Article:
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About NUI Galway
About NUI Galway
Since 1845, NUI Galway has been sharing the highest quality teaching and research with Ireland and the world. Find out what makes our University so special – from our distinguished history to the latest news and campus developments.
Colleges & Schools
Colleges & Schools
NUI Galway has earned international recognition as a research-led university with a commitment to top quality teaching across a rang of key areas of expertise.
Business & Industry
Guiding Breakthrough Research at NUI Galway
We explore and facilitate commercial opportunities for the research community at NUI Galway, as well as facilitating industry partnership.
- Alumni, Friends & Supporters
At NUI Galway, we believe that the best learning takes place when you apply what you learn in a real world context. That's why many of our courses include work placements or community projects.
Sean-nós Singing Workshops at NUI Galway
Tuesday, 3 February 2015
Máire Ní Mhaoilchiaráin, the newly appointed 2015 Sean-Nós Singer in Residence at NUI Galway, will give a series of sean-nós singing workshops beginning on Wednesday, 11 February at 7pm in the Seminar Room at the Centre for Irish Studies, NUI Galway. From Áird Thoir, Carna, Máire comes from a family which has a long and rich tradition of sean-nós singing. Her vocal style echoes with the singing from her mother Bairbre and the Heaney side of the family, Joe Heaney being her granduncle. The workshops are free and open to all and will run for five weeks. This project is funded by Ealaín na Gaeltachta, Údarás na Gaeltachta and An Chomhairle Ealaíon in association with the Centre for Irish Studies at NUI Galway. Further information available from Samantha Williams at 091 492051 or email@example.com. -Ends- Ceardlann Amhránaíochta ar an Sean-nós in OÉ Gaillimh Cuirfear tús le sraith de cheardlanna amhránaíochta ar an sean-nós san Ionad an Léinn Éíreannaigh, Ollscoil na hÉireann, Gaillimh ag 7pm, Dé Céadaoin,11 Feabhra 2015. Is í Máire Ní Mhaoilchiaráin, atá ceaptha mar Amhránaí Cónaitheach Sean-nóis i mbliana, a bheidh i mbun na gceardlann. Is as an Aird Thoir, i gCarna, Máire agus tá oidhreacht shaibhir cheolmhar le cloisteáil ina cuid amhránaíochta. Thug sí léi a cuid amhrán óna máthair, Bairbre a fuair an ceol ó mhuintir Éinniú, agus a huncail Joe ina measc. I gclann Bhairbre, tá cáil na hamhránaíochta ar Mháire agus ar a deirfiúr Bríd. Tá na ceardlanna saor in aisce agus beidh fáilte roimh chách. Tuilleadh eolais ó Samantha Williams ag 091 492051 nó firstname.lastname@example.org -Críoch-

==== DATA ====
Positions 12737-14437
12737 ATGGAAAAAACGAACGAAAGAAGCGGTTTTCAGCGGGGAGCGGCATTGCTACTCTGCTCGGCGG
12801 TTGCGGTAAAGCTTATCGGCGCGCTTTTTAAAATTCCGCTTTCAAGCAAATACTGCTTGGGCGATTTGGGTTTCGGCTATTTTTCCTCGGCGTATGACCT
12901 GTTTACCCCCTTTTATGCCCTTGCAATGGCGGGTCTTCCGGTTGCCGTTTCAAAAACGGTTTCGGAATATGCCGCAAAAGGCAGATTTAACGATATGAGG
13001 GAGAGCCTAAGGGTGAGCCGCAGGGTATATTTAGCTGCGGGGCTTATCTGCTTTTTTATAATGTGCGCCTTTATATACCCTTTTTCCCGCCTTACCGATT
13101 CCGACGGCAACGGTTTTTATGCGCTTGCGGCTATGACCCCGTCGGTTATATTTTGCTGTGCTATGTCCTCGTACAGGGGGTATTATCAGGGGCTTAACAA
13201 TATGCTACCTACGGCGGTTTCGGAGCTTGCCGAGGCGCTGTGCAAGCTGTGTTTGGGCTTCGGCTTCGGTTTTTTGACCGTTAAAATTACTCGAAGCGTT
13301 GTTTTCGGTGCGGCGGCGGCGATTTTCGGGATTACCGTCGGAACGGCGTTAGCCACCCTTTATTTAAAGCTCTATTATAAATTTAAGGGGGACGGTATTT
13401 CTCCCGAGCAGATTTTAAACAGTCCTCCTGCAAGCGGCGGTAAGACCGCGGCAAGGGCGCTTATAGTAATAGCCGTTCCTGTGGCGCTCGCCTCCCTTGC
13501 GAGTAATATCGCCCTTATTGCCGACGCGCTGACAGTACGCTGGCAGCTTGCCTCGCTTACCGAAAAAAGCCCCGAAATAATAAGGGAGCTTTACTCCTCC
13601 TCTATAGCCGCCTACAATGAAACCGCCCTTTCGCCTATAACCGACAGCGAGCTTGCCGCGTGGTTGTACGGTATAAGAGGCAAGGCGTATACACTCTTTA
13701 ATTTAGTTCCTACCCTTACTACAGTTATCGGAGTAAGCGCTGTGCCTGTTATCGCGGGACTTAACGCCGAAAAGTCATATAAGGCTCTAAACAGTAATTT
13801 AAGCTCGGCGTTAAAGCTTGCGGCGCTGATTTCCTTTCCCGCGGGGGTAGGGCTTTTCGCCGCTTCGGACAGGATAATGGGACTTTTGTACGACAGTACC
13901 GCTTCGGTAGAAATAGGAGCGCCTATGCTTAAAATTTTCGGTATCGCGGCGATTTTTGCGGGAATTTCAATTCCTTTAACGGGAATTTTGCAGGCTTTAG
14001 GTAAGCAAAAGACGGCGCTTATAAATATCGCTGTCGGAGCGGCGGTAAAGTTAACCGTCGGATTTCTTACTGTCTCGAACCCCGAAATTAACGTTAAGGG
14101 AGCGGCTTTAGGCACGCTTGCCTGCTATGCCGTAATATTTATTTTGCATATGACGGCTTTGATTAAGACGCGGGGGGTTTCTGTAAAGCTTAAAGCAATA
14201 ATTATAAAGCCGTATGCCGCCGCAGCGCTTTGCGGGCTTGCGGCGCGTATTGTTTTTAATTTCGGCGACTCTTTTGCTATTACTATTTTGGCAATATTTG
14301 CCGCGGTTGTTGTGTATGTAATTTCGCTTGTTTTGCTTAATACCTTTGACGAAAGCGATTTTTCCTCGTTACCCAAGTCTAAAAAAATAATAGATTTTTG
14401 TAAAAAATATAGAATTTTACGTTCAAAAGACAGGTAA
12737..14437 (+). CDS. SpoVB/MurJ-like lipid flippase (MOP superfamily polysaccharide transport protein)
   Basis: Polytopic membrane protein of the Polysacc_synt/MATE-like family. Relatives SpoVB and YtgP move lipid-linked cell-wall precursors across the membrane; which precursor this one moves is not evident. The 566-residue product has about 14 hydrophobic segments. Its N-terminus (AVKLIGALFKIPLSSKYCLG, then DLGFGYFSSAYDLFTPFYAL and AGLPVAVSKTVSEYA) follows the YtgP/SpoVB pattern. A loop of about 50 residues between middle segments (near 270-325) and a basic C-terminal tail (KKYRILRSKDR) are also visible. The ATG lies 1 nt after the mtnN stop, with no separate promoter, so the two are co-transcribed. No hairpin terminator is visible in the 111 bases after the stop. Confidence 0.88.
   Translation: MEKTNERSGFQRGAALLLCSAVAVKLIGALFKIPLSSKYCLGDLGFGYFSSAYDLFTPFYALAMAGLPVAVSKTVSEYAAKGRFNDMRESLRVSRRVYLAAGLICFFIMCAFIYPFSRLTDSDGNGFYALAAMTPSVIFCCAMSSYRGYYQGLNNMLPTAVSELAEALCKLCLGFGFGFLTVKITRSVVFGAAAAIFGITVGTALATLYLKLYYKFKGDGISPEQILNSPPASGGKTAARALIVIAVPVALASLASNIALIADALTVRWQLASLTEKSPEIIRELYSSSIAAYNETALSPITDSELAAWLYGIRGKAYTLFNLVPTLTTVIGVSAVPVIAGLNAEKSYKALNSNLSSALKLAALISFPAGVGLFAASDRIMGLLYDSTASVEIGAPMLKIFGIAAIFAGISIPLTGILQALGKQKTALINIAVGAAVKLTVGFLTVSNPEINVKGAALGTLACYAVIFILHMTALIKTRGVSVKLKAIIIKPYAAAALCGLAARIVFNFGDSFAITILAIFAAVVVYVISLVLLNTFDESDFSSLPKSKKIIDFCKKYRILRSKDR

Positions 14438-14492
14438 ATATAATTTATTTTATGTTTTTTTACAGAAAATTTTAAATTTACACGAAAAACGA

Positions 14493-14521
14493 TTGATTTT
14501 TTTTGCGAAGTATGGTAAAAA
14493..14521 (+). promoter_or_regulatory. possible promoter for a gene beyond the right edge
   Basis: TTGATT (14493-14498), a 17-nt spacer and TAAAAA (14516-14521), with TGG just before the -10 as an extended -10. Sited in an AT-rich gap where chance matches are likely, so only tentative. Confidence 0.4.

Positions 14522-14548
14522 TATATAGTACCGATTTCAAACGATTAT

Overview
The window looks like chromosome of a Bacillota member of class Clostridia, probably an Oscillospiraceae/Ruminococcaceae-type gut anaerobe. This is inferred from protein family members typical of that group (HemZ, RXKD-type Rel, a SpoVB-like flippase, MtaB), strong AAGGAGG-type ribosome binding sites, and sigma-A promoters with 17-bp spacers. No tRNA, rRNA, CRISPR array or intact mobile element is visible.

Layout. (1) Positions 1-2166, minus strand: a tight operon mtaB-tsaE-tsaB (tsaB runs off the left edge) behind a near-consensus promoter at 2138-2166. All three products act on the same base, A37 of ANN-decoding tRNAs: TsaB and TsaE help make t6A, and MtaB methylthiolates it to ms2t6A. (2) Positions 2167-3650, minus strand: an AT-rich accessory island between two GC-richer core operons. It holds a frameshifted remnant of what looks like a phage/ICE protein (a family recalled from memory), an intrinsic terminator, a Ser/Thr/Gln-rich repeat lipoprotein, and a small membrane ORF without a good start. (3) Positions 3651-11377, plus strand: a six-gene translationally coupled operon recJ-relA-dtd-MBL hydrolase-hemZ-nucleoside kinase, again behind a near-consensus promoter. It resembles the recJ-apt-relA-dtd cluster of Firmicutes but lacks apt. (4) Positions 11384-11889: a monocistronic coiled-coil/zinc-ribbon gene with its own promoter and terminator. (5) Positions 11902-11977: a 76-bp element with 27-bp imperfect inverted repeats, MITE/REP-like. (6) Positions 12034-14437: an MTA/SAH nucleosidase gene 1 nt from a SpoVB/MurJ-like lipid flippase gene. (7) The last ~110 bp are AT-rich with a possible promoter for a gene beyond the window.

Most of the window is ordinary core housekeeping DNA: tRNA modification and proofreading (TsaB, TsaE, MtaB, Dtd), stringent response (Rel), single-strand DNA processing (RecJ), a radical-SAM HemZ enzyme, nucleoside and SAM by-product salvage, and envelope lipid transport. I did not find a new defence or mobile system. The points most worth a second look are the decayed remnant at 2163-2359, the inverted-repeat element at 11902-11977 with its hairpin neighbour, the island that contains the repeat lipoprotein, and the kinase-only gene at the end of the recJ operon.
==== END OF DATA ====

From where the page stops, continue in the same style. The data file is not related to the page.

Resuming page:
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Energy Night at NUI Galway
Wednesday, 4 February 2015
Ireland’s largest and longest-running student-run energy event will take place in NUI Galway’s Engineering Building on Wednesday, 11 February from 5-9pm. Now in its fifth year, the Energy Night is organised by the University’s Energy Society and this year the event will focus on smart grid and the growing technology and privacy issues associated with it. Last year’s event ‘Energy in Ireland – Local Wellbeing, National Priorities, Global Challenges’ produced a very lively debate on the topic of wind farms and their impacts. This year will provide an even more topical discussion on Irish Energy. Energy Night 2015, “Smart Grid, Pushing Technology and Privacy Boundaries” aims to discuss the progression of Smart Grid, Smart Meters and the Future of Energy Efficiency. After the dominance of the Internet of Things at the Consumer Electronic Show and also the data privacy controversy with Irish Water, this promises to be an innovative event. A ‘Careers in Energy’ seminar will be held from 5-6pm. Several speakers from major energy companies such as Eirgrid, Arup and Accenture will deliver presentations on their current projects and various employment opportunities in Galway and Ireland. The poster competition on the theme of ‘Energy, Environment and Sustainability’ will take place at 6.30pm and is open to all NUI Galway undergraduate and postgraduate students. The evening’s main event, a panel discussion will take place at 7pm and feature speakers with backgrounds in ICT, Data Privacy and Energy all with the aim of exploring the future of Smart Grid in Ireland. The moderator for the panel discussion will be Dr Karlin Lillington, contributor to The Irish Times, The Guardian and Wired.com. NUI Galway’s Dr Michael Schukat, an expert in network security and embedded systems, will provide the ICT expertise for the night, with Rónán Kennedy from the University’s School of Law providing context on how law and information and communications technology influence each other. There will also be a talk on an overall view of the future of Irish Energy and how Smart Grid will play an influential role in this. The discussion will include a lengthy Q&A session with active participation from the audience. The event is free of charge and all are welcome. For updates follow the Energy Society on twitter at @nuigenergynight, on Facebook at NUIG-Energy-Society, or visit the website, http://www.nuigenergynight.com/. -Ends-